Why are some people insect magnets, while others are rarely stung? About one in ten Americans is super-attractive to biting pests—but with the right precautions, it’s possible to escape stings and bug-borne diseases, according to University of Florida entomology professor Dr. Phil Koehler.
“Your allure to mosquitoes depends on your body chemistry, which is as distinctive as a fingerprint,” he reports. How much you breathe and sweat also influences risk for bites, since the tiny bloodsuckers home in on carbon dioxide and lactic acid from perspiration.
Scientists have also made some surprising discoveries that can help you keep bugs at bay this summer, despite predictions of a record year for mosquitoes, due to floods and wet weather in many areas of the US. Also scary are such new invaders as Asian tiger mosquitoes, bloodthirsty pests that bite all day long, and “monster mosquitoes” that are up to five times bigger than the normal ones.
Insect stings send more than 500,000 Americans to the hospital each year, according to the American College of Allergy, Asthma and Immunology. Some people are highly allergic to mosquitoes, developing large areas of swelling, soreness and redness—a problem known as “skeeter syndrome.”
In addition, mosquitoes can cause such diseases as West Nile, dengue fever, malaria and some forms of brain infection, according to the Mayo Clinic.
Sprays containing 50 percent DEET are the best insect repellent, says Dr. Koehler. “Higher concentrations of DEET don’t increase effectiveness.” Also try these oddball tactics to keep biting bugs at bay:
Oddly enough, smelly feet attract mosquitoes—a discovery made by a courageous scientist, Bart Knols, who sat in a lab wearing nothing but undies and let bugs bite him to see which parts of the body they were most likely to attack.
Knols found that 75 percent of the mosquitoes zeroed in on his feet, but after he used deodorant soap, they bit indiscriminately. He and his team also found that stinky cheeses, such as Limburger, which contain the same compound that causes foot odor, have a similar allure for mosquitoes, perhaps because they are fooled into thinking they’ve found a smelly foot.
Human odors are particularly appealing to malaria-infected mosquitoes, a study published in PLOS ONE reports.
Gardeners have long claimed that packing their pockets with Bounce fabric softener sheets fends off biting insects like gnats and mosquitoes. A recent Kansas State University study found that Bounce dryer sheets are indeed highly effective at warding off gnats under lab conditions.
The experiments suggested that two compounds in the sheets—linalool (found in such plants as lavender and basil) and beta-citronellol (found in citronella and rose geranium)—explain the repellent effect.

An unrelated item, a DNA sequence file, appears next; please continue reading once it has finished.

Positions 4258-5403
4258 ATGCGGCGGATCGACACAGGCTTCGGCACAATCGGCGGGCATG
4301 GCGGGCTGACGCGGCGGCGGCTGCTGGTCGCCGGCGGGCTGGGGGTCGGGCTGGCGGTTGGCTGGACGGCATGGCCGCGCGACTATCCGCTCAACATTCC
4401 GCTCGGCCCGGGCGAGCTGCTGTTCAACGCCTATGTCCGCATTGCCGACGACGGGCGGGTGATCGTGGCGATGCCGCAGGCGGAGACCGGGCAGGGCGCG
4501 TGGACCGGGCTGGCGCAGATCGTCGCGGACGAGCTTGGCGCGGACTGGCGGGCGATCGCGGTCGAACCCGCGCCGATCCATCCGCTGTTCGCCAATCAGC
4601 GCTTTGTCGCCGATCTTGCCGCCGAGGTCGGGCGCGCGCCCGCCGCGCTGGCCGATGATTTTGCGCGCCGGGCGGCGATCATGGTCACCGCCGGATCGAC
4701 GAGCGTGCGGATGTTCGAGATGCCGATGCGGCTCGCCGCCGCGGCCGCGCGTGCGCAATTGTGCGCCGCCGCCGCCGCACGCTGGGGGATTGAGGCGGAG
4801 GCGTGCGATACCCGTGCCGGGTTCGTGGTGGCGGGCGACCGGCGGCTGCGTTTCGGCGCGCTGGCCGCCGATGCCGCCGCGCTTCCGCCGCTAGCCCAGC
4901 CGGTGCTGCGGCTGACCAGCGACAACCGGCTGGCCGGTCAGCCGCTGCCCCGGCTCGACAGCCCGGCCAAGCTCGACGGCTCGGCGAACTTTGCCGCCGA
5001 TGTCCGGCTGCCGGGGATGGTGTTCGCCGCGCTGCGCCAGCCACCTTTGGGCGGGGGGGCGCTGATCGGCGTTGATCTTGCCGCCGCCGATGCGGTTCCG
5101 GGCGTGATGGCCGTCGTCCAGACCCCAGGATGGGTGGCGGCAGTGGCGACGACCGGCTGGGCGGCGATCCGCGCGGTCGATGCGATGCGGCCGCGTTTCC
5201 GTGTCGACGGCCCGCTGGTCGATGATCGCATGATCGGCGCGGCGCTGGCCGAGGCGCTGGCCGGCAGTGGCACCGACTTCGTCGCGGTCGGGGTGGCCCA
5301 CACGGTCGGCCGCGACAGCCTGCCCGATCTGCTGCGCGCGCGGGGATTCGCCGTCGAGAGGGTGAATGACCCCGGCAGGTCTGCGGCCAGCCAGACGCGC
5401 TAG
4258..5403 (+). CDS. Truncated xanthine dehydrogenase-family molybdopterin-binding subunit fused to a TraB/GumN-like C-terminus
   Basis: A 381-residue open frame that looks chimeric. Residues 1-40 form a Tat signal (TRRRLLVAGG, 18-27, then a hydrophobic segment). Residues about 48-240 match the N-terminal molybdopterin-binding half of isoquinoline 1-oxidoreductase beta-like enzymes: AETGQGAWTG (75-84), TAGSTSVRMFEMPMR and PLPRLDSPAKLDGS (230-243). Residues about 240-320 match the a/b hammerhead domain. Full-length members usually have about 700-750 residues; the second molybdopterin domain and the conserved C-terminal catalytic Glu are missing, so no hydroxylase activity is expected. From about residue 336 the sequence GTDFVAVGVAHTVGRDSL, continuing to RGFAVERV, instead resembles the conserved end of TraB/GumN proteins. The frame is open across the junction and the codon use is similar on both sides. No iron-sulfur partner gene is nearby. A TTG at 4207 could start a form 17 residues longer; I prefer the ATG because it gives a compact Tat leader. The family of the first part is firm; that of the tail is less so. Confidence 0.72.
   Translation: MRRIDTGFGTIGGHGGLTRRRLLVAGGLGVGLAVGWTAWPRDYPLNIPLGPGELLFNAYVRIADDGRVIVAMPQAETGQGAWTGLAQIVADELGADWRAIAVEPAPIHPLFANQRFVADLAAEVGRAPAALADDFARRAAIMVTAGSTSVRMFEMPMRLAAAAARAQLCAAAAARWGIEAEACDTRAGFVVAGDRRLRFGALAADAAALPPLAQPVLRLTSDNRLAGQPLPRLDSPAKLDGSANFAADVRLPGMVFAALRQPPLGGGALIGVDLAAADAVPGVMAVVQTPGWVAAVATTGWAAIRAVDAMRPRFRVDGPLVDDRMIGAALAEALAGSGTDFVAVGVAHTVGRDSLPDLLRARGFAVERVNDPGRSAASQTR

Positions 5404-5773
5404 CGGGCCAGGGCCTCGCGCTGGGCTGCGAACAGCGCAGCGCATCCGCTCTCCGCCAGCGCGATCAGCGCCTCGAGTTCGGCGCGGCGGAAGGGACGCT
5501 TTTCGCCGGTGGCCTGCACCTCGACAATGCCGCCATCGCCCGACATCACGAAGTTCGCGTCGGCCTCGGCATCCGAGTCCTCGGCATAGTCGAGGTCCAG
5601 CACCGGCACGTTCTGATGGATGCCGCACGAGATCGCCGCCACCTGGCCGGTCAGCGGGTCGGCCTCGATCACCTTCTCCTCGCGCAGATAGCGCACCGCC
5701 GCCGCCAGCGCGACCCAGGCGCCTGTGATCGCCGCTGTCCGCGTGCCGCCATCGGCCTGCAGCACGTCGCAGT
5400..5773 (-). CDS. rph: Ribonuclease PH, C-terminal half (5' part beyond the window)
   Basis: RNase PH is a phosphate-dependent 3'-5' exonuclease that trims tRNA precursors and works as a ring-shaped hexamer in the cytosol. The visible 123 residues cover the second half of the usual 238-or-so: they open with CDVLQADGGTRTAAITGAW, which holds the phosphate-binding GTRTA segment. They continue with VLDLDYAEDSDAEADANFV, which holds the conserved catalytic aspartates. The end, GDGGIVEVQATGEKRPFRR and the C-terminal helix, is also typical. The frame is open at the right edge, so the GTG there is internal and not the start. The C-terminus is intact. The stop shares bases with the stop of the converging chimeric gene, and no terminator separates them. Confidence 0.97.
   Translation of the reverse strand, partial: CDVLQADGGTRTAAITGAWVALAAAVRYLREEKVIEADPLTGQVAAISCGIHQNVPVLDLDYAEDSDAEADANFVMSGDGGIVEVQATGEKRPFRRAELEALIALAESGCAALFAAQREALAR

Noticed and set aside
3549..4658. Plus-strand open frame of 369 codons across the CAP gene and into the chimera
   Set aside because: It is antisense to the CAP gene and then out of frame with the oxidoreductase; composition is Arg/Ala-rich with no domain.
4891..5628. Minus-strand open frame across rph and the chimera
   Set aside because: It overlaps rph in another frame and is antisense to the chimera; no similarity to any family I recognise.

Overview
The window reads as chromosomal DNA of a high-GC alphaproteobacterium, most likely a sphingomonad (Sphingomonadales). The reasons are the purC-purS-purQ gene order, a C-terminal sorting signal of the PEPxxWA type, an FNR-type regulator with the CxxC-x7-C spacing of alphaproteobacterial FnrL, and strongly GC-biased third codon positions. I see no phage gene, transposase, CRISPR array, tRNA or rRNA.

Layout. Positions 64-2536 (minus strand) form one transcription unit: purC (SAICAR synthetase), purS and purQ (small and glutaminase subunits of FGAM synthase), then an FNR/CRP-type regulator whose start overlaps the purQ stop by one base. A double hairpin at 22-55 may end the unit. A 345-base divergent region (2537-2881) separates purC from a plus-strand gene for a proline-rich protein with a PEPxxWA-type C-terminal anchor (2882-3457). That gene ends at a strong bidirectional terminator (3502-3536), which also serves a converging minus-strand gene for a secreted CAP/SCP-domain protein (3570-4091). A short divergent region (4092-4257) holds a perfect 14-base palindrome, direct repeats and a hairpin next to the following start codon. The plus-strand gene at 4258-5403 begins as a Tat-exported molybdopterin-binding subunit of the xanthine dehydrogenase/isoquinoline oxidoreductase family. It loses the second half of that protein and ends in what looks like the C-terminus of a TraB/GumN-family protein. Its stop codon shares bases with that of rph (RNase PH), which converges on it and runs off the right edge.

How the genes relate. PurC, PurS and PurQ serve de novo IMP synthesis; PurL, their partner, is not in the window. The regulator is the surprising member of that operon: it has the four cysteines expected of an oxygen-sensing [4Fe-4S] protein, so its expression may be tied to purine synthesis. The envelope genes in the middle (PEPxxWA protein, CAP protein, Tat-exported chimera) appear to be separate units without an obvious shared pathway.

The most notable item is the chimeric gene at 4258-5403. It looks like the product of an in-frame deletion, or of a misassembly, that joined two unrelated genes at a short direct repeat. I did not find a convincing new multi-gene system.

Both bug-repelling botanical candles (such as citronella) and diffusers can help fend off biting pests, says Dr. Koehler, but only if the air is relatively still. “A strong wind will blow the repellent compounds away, making them ineffective.”
A recent study found that such commercially available botanical insect repellents as geraniol, linalool, and citronella work much better as continuous release diffusers than candles. In fact, citronella candles were only 14 percent effective against mosquitoes, while a citronella diffuser was 68 percent effective. Of these compounds, the most effective diffuser was geraniol, which had a 97 percent repellent rate.
Researchers report that a full moon increases mosquito activity by 500 percent, according to the American Mosquito Control Association. In general, the tiny vampires are most likely to attack at dusk or dawn—and some species will travel up to 40 miles in search of a blood meal. You can also limit exposure by using DEET spray, wearing light colored clothing, and covering up with pants and a long-sleeved top.
Since the carbon dioxide we exhale is one of the smells the pests home in on, researchers are now working on fragrances that will attract and stun mosquitoes’ carbon dioxide sensors, leaving them too confused to find human victims.
“Some of [the fragrances] smell minty, some smell fruity, and some smell like caramelized chocolate,” Anandasankar Ray, an entomologist at University of California Riverside, told Fox News. The scents will be used in bug traps, to help protect people from such mosquito-borne diseases as West Nile, dengue fever, and malaria. In a somewhat similar manner, DEET works by masking skin odors.
Bug-zappers should be avoided, since they kill insects indiscriminately—including beneficial ones—and the exploded airborne bug particles may shower allergens and pathogens on nearly people, cautions Pinellas Country Mosquito Control.
If you do get bitten despite your precautions, a new FDA-cleared device called Therapik uses heat to neutralize venom from more than 20,000 species of insects and sea creatures, delivering fast, drug-free relief from pain and itching. Zapping the bite takes just 30 seconds.
Avoid scratching bug bites to reduce the risk of infection. Seek medical help if you have a severe reaction to a bite, develop an infection, or develop signs of West Nile Virus, such as a high fever, stiff neck, confusion, aching joints, or rash.
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